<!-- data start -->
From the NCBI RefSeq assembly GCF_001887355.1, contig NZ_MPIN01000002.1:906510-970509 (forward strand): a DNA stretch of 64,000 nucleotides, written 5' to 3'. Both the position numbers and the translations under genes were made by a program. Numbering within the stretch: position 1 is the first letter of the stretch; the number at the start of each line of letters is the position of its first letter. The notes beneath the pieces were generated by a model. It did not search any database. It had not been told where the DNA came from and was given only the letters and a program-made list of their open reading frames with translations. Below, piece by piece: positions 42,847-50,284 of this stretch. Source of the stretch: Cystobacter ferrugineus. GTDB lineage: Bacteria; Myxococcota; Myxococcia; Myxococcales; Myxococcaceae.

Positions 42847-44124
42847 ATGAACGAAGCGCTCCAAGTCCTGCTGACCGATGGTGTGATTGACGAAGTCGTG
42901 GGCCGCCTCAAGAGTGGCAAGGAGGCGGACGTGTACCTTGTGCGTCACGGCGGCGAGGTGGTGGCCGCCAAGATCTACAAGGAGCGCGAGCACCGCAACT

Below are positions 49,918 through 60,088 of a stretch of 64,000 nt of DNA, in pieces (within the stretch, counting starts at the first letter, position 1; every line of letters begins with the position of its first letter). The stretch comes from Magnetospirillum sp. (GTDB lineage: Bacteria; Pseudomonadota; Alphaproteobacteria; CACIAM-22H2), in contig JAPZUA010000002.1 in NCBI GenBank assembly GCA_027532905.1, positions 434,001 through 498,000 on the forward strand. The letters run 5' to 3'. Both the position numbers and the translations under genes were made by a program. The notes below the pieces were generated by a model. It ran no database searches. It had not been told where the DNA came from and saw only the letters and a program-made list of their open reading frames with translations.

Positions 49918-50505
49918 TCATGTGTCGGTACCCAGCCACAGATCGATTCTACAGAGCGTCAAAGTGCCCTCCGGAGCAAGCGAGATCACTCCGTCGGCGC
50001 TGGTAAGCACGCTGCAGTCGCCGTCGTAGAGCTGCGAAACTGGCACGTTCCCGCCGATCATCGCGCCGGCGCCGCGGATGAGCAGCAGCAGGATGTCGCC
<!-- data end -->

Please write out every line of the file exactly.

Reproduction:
From the NCBI RefSeq assembly GCF_001887355.1, contig NZ_MPIN01000002.1:906510-970509 (forward strand): a DNA stretch of 64,000 nucleotides, written 5' to 3'. Both the position numbers and the translations under genes were made by a program. Numbering within the stretch: position 1 is the first letter of the stretch; the number at the start of each line of letters is the position of its first letter. The notes beneath the pieces were generated by a model. It did not search any database. It had not been told where the DNA came from and was given only the letters and a program-made list of their open reading frames with translations. Below, piece by piece: positions 42,847-50,284 of this stretch. Source of the stretch: Cystobacter ferrugineus. GTDB lineage: Bacteria; Myxococcota; Myxococcia; Myxococcales; Myxococcaceae.

Positions 42847-44124
42847 ATGAACGAAGCGCTCCAAGTCCTGCTGACCGATGGTGTGATTGACGAAGTCGTG
42901 GGCCGCCTCAAGAGTGGCAAGGAGGCGGACGTGTACCTTGTGCGTCACGGCGGCGAGGTGGTGGCCGCCAAGATCTACAAGGAGCGCGAGCACCGCAACT

Below are positions 49,918 through 60,088 of a stretch of 64,000 nt of DNA, in pieces (within the stretch, counting starts at the first letter, position 1; every line of letters begins with the position of its first letter). The stretch comes from Magnetospirillum sp. (GTDB lineage: Bacteria; Pseudomonadota; Alphaproteobacteria; CACIAM-22H2), in contig JAPZUA010000002.1 in NCBI GenBank assembly GCA_027532905.1, positions 434,001 through 498,000 on the forward strand. The letters run 5' to 3'. Both the position numbers and the translations under genes were made by a program. The notes below the pieces were generated by a model. It ran no database searches. It had not been told where the DNA came from and saw only the letters and a program-made list of their open reading frames with translations.

Positions 49918-50505
49918 TCATGTGTCGGTACCCAGCCACAGATCGATTCTACAGAGCGTCAAAGTGCCCTCCGGAGCAAGCGAGATCACTCCGTCGGCGC
50001 TGGTAAGCACGCTGCAGTCGCCGTCGTAGAGCTGCGAAACTGGCACGTTCCCGCCGATCATCGCGCCGGCGCCGCGGATGAGCAGCAGCAGGATGTCGCC